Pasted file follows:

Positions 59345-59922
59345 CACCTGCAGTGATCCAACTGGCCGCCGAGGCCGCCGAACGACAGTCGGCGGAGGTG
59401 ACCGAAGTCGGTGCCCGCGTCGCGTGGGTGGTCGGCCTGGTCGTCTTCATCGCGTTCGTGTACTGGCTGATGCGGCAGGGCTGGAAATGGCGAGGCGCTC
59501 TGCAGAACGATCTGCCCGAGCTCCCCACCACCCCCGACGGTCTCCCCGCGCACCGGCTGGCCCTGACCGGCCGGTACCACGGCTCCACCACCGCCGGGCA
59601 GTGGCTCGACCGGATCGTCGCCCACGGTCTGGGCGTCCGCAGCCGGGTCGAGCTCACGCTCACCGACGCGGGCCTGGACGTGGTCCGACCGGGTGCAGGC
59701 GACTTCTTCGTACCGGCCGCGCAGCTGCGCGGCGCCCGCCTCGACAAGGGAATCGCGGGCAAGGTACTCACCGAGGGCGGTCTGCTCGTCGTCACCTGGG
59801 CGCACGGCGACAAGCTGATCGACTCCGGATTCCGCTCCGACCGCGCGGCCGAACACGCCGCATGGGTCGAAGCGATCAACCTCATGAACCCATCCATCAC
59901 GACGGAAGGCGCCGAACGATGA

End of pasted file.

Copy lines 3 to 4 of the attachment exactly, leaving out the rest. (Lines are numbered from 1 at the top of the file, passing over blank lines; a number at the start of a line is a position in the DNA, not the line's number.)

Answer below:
59401 ACCGAAGTCGGTGCCCGCGTCGCGTGGGTGGTCGGCCTGGTCGTCTTCATCGCGTTCGTGTACTGGCTGATGCGGCAGGGCTGGAAATGGCGAGGCGCTC
59501 TGCAGAACGATCTGCCCGAGCTCCCCACCACCCCCGACGGTCTCCCCGCGCACCGGCTGGCCCTGACCGGCCGGTACCACGGCTCCACCACCGCCGGGCA